The Walls We Hide Behind

Featured Artwork: Elena Resko


Immigrant culture entails hard work and success, but in the process produces the fear of being ridiculed if one ever deviates from that set standard of excellence. It’s not uncommon that even the simple utterance of the words “mental health” in the South Asian community are met with amused looks or confusion. Note to self: stop trying to entertain yourself at dinner parties by making edgy jokes about your eating disorder every time an auntie asks you where all your fat went because she won’t get it. It doesn’t really come as a surprise, because no one really knows how to address their vulnerabilities in a community which is a cesspool of aggressive competitiveness,  comparing who’s the most achieved, who’s the “fairest”, who has the best Instagram, the best cars the list going on. It’s hard to be open about weakness in a community that is so focused on competing against one another rather than extending support — so we build these walls around us and put on faces that aren’t our own to make our lives seem more glamorous than they really are, because we’d rather people silently envy the superficial versions of us than actually know us, weaknesses and all. The endless pursuit of preventing one’s family name from being tarnished consistently overpowers getting help and fostering these open discussions on vulnerability.

Behind those walls lie the messier aspects of being a human and living with mental illness. The hard-working and successful immigrant father becomes overworked and emotionally distant. He, the man, is expected to rise above and be indifferent towards the continuous rise and fall of the crashing waves against the shore within his mind because emotions make you weak and he is not weak. The seemingly perfect mother constantly feels inadequate under the unforgiving scrutiny and condescension of sickly sweet housewives she’s forced to interact with at dinner parties. She, the woman whose entire existence has relied on reputation, is afraid because they’re the reason she worries about log kya kahenge (what will people think?) The straight-A doctor-engineer-lawyer hybrid children, who absolutely do not have any friends of the opposite gender, sneak out at night and would rather cry behind closed doors than vocalize their pain, in fear of being misunderstood. They hold pillows to their faces to silence themselves until the muffled yelling of their mothers beckons them downstairs because the roti is ready. Everyone eats dinner in silence, with glazed and tired eyes, the masks they wear to keep up appearances cast to the side until it’s time to parade their model minority status around their neck like a medal again.

Not being strong enough to keep up appearances is a completely different story because of the heavily communal and faith-based nature of the South Asian diaspora. The rationale connoting mental health with negativity and weakness in the South Asian community is faith. I can’t speak for my Hindu and Sikh readers but as a Pakistani-Muslim, one of the most common responses to someone vocalizing their struggles with mental health is: “it’s because you don’t pray enough, and if you were closer to God, the problems in your head wouldn’t exist anymore.” Struggling with a mental illness makes it difficult for one to constantly have the energy to pretend to be alive and bubbly, let alone leave their house, and that makes them an easy target to becoming ostracized or further isolated.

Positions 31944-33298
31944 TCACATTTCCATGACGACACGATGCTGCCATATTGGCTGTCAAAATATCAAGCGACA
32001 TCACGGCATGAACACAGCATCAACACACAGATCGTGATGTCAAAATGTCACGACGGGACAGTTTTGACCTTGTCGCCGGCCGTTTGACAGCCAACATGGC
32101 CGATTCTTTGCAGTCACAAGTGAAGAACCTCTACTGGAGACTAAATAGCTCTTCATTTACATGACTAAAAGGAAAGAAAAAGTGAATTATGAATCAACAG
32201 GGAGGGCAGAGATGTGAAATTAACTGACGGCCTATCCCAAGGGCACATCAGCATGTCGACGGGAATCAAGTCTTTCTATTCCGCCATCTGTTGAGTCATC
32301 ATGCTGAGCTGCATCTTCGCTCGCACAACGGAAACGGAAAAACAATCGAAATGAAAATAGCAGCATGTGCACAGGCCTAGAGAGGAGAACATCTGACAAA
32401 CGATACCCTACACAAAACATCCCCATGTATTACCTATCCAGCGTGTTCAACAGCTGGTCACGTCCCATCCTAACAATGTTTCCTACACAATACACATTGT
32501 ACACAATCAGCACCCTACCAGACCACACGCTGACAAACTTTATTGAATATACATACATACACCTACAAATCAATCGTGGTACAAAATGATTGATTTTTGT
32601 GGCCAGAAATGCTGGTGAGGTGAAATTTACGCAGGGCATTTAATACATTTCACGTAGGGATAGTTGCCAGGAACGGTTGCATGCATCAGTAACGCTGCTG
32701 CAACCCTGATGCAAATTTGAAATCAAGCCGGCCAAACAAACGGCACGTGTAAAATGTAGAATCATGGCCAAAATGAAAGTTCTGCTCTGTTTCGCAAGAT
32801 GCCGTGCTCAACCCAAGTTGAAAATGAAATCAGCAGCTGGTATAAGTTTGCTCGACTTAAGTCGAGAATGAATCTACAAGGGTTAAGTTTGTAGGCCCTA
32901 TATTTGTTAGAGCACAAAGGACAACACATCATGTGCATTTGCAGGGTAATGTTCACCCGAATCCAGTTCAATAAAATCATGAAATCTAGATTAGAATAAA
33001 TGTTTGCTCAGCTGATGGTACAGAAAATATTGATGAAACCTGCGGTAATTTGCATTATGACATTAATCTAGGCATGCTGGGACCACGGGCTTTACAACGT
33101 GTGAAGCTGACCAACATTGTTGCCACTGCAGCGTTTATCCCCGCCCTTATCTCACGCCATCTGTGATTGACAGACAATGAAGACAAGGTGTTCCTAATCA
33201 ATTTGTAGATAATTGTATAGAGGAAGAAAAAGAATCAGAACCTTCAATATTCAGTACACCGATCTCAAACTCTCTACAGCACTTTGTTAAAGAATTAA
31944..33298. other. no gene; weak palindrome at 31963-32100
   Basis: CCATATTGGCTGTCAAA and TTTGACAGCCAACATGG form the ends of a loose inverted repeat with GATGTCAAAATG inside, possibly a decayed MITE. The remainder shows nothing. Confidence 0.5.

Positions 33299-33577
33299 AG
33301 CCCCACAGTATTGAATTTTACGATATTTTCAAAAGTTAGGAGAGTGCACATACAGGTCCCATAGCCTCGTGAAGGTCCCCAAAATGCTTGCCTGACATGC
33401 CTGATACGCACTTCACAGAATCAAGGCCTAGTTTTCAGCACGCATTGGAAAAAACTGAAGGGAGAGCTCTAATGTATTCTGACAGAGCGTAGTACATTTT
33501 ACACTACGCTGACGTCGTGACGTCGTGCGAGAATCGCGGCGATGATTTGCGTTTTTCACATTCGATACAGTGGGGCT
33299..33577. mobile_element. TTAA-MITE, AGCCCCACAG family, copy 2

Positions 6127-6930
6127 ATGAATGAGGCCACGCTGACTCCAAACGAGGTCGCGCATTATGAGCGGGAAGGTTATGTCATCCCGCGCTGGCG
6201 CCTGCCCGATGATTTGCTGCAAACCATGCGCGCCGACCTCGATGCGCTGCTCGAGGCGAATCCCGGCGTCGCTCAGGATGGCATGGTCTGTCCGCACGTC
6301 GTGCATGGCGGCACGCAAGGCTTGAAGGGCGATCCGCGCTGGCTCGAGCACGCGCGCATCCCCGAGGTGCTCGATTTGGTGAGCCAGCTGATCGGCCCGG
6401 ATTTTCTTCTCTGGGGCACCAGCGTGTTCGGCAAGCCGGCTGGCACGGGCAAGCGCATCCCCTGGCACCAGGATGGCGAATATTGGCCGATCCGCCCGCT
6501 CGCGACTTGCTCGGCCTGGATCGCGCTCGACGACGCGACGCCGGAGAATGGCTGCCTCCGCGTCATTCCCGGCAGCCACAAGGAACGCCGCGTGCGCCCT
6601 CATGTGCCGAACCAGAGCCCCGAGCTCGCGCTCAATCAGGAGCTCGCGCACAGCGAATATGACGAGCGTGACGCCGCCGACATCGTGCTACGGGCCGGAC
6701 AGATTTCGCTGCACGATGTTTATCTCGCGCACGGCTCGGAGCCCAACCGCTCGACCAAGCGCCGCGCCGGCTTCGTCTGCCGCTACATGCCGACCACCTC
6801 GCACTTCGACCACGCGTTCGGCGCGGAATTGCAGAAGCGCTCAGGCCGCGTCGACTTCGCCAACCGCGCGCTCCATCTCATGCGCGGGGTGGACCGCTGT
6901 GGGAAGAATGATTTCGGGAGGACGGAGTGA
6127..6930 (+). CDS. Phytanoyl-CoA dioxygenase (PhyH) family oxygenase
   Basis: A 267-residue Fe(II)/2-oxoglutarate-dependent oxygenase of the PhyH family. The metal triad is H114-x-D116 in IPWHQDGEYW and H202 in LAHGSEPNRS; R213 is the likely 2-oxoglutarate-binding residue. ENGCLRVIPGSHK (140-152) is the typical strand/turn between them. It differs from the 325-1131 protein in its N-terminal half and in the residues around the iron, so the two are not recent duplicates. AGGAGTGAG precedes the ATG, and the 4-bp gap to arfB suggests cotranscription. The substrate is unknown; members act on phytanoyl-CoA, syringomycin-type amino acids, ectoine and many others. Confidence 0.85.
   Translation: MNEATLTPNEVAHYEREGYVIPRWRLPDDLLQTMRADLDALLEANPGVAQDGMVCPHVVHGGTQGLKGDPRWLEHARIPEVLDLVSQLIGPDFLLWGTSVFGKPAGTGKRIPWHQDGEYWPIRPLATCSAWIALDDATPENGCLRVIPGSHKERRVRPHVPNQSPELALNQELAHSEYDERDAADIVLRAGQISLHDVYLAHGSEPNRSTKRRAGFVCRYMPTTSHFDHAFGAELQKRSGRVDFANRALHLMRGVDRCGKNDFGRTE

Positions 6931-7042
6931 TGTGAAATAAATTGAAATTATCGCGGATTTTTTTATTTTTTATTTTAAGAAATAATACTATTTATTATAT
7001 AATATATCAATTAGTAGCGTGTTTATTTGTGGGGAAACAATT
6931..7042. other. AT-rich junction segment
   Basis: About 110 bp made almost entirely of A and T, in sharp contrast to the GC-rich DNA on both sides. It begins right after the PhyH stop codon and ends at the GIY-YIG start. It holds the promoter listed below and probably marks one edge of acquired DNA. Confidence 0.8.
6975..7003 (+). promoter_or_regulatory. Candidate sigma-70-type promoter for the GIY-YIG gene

What we’re not going to do is victim-blame someone struggling with an illness, because on the days when even the simplest tasks seem impossible, the last thing we need is spiritual manipulation. 

Can you imagine telling someone that if they prayed more they wouldn’t have stage-IV cancer, and telling them that they wouldn’t be suffering if they weren’t so weak-willed? While religion can definitely produce a sense of clarity in those that look to it as a source of peace, the added humiliation that comes from being open about mental illness and then being told that it’s your own fault that you’re suffering is what’s poisoning our society and creating that fear of having conversations about mental health. It’s like when you were little and would fall on the trampoline and everyone would keep jumping so you couldn’t get up, and they just watch you struggle, too caught up with themselves to help you get back on your feet. That, or you refuse to ask for help because you feel like a burden for getting someone to stop their own momentum to support you. 

The reality is — the walls we hide behind to keep up appearances wouldn’t need to be there in the first place if everyone realized that we all fall victim to our struggles from time to time and didn’t criticize each other for being human. It is in vulnerability that we find strength, and it is with strength that we rise above as a community to support each other when we need it the most.

Aymen Sherwani

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